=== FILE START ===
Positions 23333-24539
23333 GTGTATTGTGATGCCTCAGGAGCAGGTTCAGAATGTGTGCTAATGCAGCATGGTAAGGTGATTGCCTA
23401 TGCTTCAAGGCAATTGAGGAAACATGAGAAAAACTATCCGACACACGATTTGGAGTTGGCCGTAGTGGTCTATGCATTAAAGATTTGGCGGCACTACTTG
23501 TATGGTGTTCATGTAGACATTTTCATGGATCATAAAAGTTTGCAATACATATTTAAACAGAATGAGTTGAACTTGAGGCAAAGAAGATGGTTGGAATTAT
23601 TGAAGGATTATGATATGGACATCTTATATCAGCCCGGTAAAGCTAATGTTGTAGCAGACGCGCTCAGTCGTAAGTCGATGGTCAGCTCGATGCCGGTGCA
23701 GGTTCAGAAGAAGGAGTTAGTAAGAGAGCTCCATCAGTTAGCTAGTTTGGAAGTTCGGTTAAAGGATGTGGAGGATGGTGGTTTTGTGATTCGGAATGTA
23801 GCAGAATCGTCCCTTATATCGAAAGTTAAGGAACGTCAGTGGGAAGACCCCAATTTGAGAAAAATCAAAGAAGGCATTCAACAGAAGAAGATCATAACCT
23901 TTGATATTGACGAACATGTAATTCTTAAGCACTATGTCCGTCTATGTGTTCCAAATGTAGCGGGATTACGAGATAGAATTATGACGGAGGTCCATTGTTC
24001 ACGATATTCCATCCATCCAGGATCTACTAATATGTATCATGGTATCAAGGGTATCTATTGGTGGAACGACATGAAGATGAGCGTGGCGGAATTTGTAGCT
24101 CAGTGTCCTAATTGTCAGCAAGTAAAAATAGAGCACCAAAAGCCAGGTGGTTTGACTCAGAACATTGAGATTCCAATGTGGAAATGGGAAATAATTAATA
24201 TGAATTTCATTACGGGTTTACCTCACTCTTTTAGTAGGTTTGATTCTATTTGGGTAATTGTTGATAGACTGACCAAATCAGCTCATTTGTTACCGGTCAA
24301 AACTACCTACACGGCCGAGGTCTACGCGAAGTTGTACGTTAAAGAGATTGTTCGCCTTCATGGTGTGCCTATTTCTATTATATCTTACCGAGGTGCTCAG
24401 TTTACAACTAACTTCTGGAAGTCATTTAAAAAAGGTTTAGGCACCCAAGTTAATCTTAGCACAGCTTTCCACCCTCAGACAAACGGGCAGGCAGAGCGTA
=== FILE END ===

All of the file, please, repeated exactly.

Positions 23333-24539
23333 GTGTATTGTGATGCCTCAGGAGCAGGTTCAGAATGTGTGCTAATGCAGCATGGTAAGGTGATTGCCTA
23401 TGCTTCAAGGCAATTGAGGAAACATGAGAAAAACTATCCGACACACGATTTGGAGTTGGCCGTAGTGGTCTATGCATTAAAGATTTGGCGGCACTACTTG
23501 TATGGTGTTCATGTAGACATTTTCATGGATCATAAAAGTTTGCAATACATATTTAAACAGAATGAGTTGAACTTGAGGCAAAGAAGATGGTTGGAATTAT
23601 TGAAGGATTATGATATGGACATCTTATATCAGCCCGGTAAAGCTAATGTTGTAGCAGACGCGCTCAGTCGTAAGTCGATGGTCAGCTCGATGCCGGTGCA
23701 GGTTCAGAAGAAGGAGTTAGTAAGAGAGCTCCATCAGTTAGCTAGTTTGGAAGTTCGGTTAAAGGATGTGGAGGATGGTGGTTTTGTGATTCGGAATGTA
23801 GCAGAATCGTCCCTTATATCGAAAGTTAAGGAACGTCAGTGGGAAGACCCCAATTTGAGAAAAATCAAAGAAGGCATTCAACAGAAGAAGATCATAACCT
23901 TTGATATTGACGAACATGTAATTCTTAAGCACTATGTCCGTCTATGTGTTCCAAATGTAGCGGGATTACGAGATAGAATTATGACGGAGGTCCATTGTTC
24001 ACGATATTCCATCCATCCAGGATCTACTAATATGTATCATGGTATCAAGGGTATCTATTGGTGGAACGACATGAAGATGAGCGTGGCGGAATTTGTAGCT
24101 CAGTGTCCTAATTGTCAGCAAGTAAAAATAGAGCACCAAAAGCCAGGTGGTTTGACTCAGAACATTGAGATTCCAATGTGGAAATGGGAAATAATTAATA
24201 TGAATTTCATTACGGGTTTACCTCACTCTTTTAGTAGGTTTGATTCTATTTGGGTAATTGTTGATAGACTGACCAAATCAGCTCATTTGTTACCGGTCAA
24301 AACTACCTACACGGCCGAGGTCTACGCGAAGTTGTACGTTAAAGAGATTGTTCGCCTTCATGGTGTGCCTATTTCTATTATATCTTACCGAGGTGCTCAG
24401 TTTACAACTAACTTCTGGAAGTCATTTAAAAAAGGTTTAGGCACCCAAGTTAATCTTAGCACAGCTTTCCACCCTCAGACAAACGGGCAGGCAGAGCGTA